The cheapest auto insurance we found for drivers with a recent DUI comes from the following companies, listed with rates for full coverage.

  1. Geico: $2,489 per year.
  2. State Farm: $2,657 per year.
  3. Direct Auto: $2,710 per year.
  4. Allstate: $3,265 per year.
  5. Progressive: $3,302 per year.

Cheapest car insurance in Florida for 65-year-old drivers

Although 65-year-olds have cheaper car insurance rates than many other age groups on average, prices will start increasing as they get older. To find cheap auto insurance for seniors, drivers in their mid-60s should shop around to find the lowest rate.

Drivers in this age group should also take advantage of any available discounts for senior citizens. For example, some companies will discount your rate if you take a defensive driving course. You may also be able to save money after retirement if you’re driving fewer miles each year.

Finally, consider whether you need all the coverage you currently have. If you’re not commuting to work each day, for instance, you may not need rental reimbursement coverage when your own car is in the shop for repairs.

Cheapest full coverage car insurance in Florida for 65-year-olds

Drivers in Florida with clean driving records may want to think about getting quotes from these companies, which had the lowest average rates:

  1. State Farm: $1,645 per year.
  2. Geico: $1,816 per year.
  3. MetLife: $2,538 per year.
  4. Allstate: $2,539 per year.
  5. Direct Auto: $2,606 per year.

Cheapest minimum coverage car insurance in Florida for 65-year-olds

Drivers in Florida who want just the state minimum coverage may want to check with these insurers, which had the lowest average rates:

  1. Geico: $408 per year.
  2. State Farm: $494 per year.
  3. Allstate: $670 per year.
  4. Direct Auto: $681 per year.
  5. MetLife: $735 per year.

Cheapest auto insurance in Florida for 65-year-olds with poor credit

Drivers with poor credit in Florida can look at the following companies with the lowest average rates for full coverage:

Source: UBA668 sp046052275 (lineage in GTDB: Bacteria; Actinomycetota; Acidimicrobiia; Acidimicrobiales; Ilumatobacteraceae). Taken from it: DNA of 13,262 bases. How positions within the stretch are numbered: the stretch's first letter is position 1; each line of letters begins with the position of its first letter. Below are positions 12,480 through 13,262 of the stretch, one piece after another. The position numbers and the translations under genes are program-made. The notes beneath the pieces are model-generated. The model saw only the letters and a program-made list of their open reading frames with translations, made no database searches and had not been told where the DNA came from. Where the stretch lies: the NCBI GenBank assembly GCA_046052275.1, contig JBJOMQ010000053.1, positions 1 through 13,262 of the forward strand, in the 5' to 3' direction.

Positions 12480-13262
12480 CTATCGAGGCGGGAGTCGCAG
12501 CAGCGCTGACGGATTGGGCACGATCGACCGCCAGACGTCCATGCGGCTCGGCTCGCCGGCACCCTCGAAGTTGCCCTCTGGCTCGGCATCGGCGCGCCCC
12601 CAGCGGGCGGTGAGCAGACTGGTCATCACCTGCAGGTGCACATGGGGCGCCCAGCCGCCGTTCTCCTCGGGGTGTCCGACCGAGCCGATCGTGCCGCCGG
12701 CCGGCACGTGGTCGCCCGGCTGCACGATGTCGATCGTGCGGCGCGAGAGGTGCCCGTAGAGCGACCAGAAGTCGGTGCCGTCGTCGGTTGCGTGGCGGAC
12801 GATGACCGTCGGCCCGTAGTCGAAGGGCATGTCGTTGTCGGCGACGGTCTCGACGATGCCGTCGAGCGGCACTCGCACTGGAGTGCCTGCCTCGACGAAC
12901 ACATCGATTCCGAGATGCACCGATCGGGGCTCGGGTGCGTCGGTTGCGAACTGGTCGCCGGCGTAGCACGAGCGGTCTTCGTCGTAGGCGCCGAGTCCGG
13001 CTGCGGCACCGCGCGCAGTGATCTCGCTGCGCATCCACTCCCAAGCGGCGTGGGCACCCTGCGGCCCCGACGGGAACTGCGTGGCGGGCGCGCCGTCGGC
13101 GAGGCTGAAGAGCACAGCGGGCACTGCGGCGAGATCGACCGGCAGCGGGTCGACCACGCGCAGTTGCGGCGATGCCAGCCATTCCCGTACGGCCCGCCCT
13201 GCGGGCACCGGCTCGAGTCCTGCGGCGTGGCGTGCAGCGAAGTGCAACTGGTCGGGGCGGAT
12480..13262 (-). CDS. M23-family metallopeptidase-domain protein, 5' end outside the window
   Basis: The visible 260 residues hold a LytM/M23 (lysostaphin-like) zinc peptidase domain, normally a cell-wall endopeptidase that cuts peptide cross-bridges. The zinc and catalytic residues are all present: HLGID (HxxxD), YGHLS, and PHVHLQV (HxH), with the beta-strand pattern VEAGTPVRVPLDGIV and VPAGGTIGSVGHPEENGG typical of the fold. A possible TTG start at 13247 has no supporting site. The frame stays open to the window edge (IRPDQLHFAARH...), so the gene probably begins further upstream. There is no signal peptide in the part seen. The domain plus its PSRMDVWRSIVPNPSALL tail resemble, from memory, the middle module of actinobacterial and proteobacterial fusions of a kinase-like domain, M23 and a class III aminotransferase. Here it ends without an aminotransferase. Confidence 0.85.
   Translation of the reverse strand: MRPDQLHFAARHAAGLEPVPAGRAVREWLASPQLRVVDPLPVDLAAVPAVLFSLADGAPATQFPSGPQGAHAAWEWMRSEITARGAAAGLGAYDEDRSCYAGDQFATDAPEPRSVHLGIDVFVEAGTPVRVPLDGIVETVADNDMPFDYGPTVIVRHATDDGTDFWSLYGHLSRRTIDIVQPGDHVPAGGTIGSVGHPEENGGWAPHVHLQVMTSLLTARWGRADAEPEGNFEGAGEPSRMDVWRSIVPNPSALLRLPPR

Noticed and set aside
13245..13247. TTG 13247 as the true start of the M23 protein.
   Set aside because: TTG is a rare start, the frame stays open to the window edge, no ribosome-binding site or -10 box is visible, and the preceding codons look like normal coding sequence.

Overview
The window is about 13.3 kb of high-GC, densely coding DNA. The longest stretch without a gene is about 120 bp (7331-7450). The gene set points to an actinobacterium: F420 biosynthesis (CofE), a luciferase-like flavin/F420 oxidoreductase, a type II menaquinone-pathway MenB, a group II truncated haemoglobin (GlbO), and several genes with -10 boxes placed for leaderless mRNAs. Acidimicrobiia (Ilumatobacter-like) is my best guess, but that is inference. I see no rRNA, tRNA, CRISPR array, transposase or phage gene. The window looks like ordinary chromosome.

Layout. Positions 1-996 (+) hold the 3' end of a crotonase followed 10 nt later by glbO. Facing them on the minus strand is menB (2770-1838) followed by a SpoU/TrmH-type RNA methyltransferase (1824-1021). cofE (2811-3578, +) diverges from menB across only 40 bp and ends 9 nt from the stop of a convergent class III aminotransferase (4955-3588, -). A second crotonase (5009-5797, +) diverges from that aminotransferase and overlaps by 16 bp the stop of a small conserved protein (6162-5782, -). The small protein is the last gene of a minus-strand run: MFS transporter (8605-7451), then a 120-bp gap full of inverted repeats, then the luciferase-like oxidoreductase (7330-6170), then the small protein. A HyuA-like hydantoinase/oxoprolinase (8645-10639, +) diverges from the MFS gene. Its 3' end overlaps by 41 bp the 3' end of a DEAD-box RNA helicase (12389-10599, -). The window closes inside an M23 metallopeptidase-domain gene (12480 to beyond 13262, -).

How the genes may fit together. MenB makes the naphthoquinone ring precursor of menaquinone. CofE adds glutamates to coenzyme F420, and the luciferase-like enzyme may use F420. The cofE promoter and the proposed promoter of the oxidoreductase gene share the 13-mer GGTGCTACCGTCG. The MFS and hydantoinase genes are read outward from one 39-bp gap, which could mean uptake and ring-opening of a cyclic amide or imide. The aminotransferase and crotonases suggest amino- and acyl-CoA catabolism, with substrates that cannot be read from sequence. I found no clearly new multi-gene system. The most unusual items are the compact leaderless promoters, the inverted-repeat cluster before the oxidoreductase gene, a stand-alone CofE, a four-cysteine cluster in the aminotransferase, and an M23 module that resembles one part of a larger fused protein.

1. Direct Auto: $2,606 per year.
  2. State Farm: $3,001 per year.
  3. Geico: $3,075 per year.
  4. Progressive: $4,258 per year.
  5. Allstate: $4,656 per year.

Cheapest auto insurance in Florida for 65-year-old drivers with one at-fault crash

For drivers with a recent accident living in Florida, here are the companies with the lowest average rates for full coverage:

  1. State Farm: $2,194 per year.
  2. Geico: $2,309 per year.
  3. Direct Auto: $3,524 per year.
  4. Allstate: $3,592 per year.
  5. MetLife: $3,899 per year.

Cheapest auto insurance in Florida for 65-year-old drivers after a DUI

The cheapest auto insurance we found after a DUI came from the following companies, shown with their average rates for full coverage.

  1. Geico: $2,340 per year.
  2. State Farm: $2,543 per year.
  3. Direct Auto: $2,751 per year.
  4. Allstate: $3,275 per year.
  5. Progressive: $3,300 per year.

Minimum car insurance requirements in Florida

Floridians must carry property damage liability and personal injury protection (PIP) in the following amounts:

  • $10,000 property damage liability per accident.
  • $10,000 personal injury protection.

In case you’re at fault in a crash, the Florida Financial Responsibility Law also requires you to be able to pay up to:

  • $10,000 in bodily injury liability per person.
  • $20,000 in bodily injury liability per accident.

Liability car insurance covers the cost of any damage, injuries or deaths you cause in a car accident, up to your policy’s predefined limits.

Personal injury protection will cover your medical bills and expenses if you’re injured in a car crash, up to your policy limits, no matter whose fault it was. Depending on your state, PIP may also pay for: